Released in 2012, the Culture of American Families Project is a three-year investigation into the family cultures that are impacting the next generation of American adults. Designed and conducted by the University of Virginia’s Institute for Advanced Studies in Culture and funded by the John Templeton Foundation, this project adapts the tools of contemporary social science to an investigation that is broadly interpretive and contextual. Our goal is to distinguish the cultural frameworks and diverse moral narratives that both inform and are informed by American family life. Specifically, this involves telling the complex story of parents’ habits, dispositions, hopes, fears, assumptions, and expectations for their children.
A new article appearing in Society features the research of the Culture of American Families, a three-year investigation into the family cultures that are impacting the next generation of American adults. Director of Interviews Jeff Dill uses evidence from an interview study of 101 parents of school-aged children in the United States in “The Parent Trap: The Challenges of Socializing for Autonomy and Independence.”
The article examines the idea of “thinking for yourself”. In the United States, parents overwhelming rank “thinking for yourself” as a top priority for their children, but the Culture of American Families research suggests that the meanings parents affix to “thinking for yourself are complex and varied. The article explores these meanings, and their implications for parenting.
Alumni fellow Dan Turello is a featured blogger on HuffPost Climate Change. His post argues that we are having so much trouble modifying our consumption patterns because they represent deeply ingrained cultural norms going back at least as far as the Renaissance. Read his piece on HuffPost Climate Change.
Dan also writes regularly for the Library of Congress blog “Insights: Scholarly Work at the John W. Kluge Center.” His recent interview with philosopher John Searle covers mind, consciousness, and artificial intelligence.
Institute senior fellow Matthew Crawford is rousing attention for the questions and conversations he is engaging.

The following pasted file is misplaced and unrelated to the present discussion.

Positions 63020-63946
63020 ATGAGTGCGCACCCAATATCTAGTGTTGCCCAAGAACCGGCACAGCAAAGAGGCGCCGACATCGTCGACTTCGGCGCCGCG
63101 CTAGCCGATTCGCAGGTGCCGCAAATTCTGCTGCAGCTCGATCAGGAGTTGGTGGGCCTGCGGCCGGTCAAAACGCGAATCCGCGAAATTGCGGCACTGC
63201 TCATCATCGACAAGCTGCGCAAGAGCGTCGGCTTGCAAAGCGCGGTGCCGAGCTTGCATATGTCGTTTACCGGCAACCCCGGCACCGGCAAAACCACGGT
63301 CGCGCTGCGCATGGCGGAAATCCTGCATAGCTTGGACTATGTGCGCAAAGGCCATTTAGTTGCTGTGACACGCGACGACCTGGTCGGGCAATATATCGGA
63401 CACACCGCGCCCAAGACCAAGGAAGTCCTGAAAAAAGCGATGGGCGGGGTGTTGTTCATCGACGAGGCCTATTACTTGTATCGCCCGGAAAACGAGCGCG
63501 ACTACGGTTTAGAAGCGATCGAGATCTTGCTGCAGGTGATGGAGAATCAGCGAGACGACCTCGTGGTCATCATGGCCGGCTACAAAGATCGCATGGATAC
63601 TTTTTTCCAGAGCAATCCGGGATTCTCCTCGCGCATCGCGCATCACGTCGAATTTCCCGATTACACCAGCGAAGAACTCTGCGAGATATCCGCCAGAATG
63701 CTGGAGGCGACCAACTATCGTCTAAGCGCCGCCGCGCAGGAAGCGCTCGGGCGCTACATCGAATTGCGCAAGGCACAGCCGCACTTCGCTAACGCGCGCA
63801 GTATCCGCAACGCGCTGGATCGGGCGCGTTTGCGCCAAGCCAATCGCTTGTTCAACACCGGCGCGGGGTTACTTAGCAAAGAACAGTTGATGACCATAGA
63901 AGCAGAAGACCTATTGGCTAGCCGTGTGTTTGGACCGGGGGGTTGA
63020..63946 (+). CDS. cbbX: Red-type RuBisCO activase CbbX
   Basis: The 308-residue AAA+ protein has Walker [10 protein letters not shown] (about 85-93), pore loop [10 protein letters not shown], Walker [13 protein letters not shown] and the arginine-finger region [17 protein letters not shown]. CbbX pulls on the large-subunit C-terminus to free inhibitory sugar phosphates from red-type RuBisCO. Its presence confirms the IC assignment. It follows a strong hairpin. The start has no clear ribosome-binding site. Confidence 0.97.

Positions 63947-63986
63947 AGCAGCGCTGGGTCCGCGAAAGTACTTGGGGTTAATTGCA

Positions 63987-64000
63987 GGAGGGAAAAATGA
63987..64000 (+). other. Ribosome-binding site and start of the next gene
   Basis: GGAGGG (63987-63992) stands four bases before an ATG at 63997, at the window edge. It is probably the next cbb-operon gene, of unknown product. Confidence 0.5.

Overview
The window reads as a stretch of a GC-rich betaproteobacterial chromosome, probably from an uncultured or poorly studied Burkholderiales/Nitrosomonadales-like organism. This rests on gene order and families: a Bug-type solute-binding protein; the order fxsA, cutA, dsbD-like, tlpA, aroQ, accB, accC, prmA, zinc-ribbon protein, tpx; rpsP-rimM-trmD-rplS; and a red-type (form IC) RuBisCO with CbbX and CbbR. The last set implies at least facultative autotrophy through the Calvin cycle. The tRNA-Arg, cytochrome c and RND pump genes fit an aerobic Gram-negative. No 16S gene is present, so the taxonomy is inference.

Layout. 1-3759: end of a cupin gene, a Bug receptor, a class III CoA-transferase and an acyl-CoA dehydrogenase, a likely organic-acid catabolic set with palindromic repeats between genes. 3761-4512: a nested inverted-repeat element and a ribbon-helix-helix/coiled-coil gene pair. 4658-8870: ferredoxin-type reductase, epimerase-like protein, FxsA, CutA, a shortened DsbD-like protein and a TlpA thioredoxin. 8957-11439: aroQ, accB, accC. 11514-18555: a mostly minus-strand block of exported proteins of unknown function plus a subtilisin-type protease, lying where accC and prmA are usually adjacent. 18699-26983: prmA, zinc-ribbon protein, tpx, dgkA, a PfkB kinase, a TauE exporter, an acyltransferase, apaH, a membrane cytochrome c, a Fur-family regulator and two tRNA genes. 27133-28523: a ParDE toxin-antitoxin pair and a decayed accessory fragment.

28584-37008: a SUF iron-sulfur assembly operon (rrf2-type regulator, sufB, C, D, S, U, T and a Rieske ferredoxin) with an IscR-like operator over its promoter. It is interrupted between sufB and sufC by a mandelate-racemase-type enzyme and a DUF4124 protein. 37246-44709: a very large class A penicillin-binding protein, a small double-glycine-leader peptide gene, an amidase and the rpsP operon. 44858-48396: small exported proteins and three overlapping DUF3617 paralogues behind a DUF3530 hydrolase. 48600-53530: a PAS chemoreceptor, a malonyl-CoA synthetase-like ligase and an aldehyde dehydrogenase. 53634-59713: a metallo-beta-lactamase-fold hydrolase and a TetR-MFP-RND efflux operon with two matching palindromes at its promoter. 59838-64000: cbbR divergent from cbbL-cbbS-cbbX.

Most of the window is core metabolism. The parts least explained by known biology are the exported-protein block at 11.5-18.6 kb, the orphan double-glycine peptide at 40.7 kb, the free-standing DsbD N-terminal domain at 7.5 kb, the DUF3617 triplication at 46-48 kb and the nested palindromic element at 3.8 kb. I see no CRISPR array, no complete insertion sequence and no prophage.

A March 8 New York Times op-ed, “The Cost of Paying Attention” features Matthew Crawford’s new book, The World Beyond Your Head: On Becoming an Individual in an Age of Distraction. Released on March 31, pre-order the book here.
For those local to Charlottesville, hear Matthew present on his new book at the Virginia Festival of the Book on March 18 at 6pm at U.Va.’s Harrison Institute. More details found here.
Confronting Political Islam: Six Lessons from the West’s Past by Faculty Fellow John Owen, was reviewed by Ambassador Anthony Quainton in American Democracy, a peer-reviewed academic journal in cooperation with UNC Chapel Hill. In particular, Ambassador Quainton examines Owen’s recommendations for and answers to addressing the challenge of political Islam. Read the full review, here.
To learn more about Owen’s book, listen to the discussion between Owen and Ahmed Al-Rahim, assistant professor of Islamic studies, on the Miller Center’s American Forum. Video coverage and a transcription of this past event are now online.
Visiting Faculty Fellow Johann Neem says that the liberal arts are not “in crisis” but rather the institutional structures that house the work of liberal arts. In his essay “Taking It to the Streets: Preparing for an Academy in Exile,” Neem sketches four potential ways academics could pursue liberal arts and “create new spaces for academic life” outside the established university system. Read in full his essay published in Liberal Education, the flagship journal of the Association of American Colleges and Universities.